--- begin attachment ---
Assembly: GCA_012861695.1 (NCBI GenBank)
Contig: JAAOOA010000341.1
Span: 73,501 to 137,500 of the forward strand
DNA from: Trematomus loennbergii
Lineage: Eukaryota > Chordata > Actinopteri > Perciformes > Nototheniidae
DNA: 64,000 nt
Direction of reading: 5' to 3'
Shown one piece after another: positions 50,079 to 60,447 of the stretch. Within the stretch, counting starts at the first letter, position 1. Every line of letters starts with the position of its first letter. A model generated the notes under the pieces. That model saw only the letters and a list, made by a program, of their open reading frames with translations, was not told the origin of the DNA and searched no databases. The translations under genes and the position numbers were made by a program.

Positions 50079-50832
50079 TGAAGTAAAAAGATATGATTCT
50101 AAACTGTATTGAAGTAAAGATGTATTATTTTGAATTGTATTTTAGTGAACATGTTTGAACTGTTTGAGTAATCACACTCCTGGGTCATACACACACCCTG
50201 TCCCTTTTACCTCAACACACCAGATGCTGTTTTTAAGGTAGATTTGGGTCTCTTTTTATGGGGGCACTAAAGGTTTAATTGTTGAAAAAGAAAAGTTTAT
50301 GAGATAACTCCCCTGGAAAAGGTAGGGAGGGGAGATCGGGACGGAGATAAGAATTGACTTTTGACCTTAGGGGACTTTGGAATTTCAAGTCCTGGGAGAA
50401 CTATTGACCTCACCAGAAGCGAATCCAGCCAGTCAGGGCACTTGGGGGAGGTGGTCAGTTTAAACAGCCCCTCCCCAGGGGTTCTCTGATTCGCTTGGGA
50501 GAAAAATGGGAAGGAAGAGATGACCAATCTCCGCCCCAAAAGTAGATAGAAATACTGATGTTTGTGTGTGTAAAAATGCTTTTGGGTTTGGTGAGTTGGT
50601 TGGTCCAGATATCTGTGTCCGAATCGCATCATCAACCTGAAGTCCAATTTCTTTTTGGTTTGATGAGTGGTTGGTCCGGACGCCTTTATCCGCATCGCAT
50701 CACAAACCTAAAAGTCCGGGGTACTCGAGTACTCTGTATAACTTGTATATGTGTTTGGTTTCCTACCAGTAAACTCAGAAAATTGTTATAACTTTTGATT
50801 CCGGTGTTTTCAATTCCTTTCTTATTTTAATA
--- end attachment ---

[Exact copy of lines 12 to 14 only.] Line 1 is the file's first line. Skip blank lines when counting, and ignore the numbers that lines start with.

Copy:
50201 TCCCTTTTACCTCAACACACCAGATGCTGTTTTTAAGGTAGATTTGGGTCTCTTTTTATGGGGGCACTAAAGGTTTAATTGTTGAAAAAGAAAAGTTTAT
50301 GAGATAACTCCCCTGGAAAAGGTAGGGAGGGGAGATCGGGACGGAGATAAGAATTGACTTTTGACCTTAGGGGACTTTGGAATTTCAAGTCCTGGGAGAA
50401 CTATTGACCTCACCAGAAGCGAATCCAGCCAGTCAGGGCACTTGGGGGAGGTGGTCAGTTTAAACAGCCCCTCCCCAGGGGTTCTCTGATTCGCTTGGGA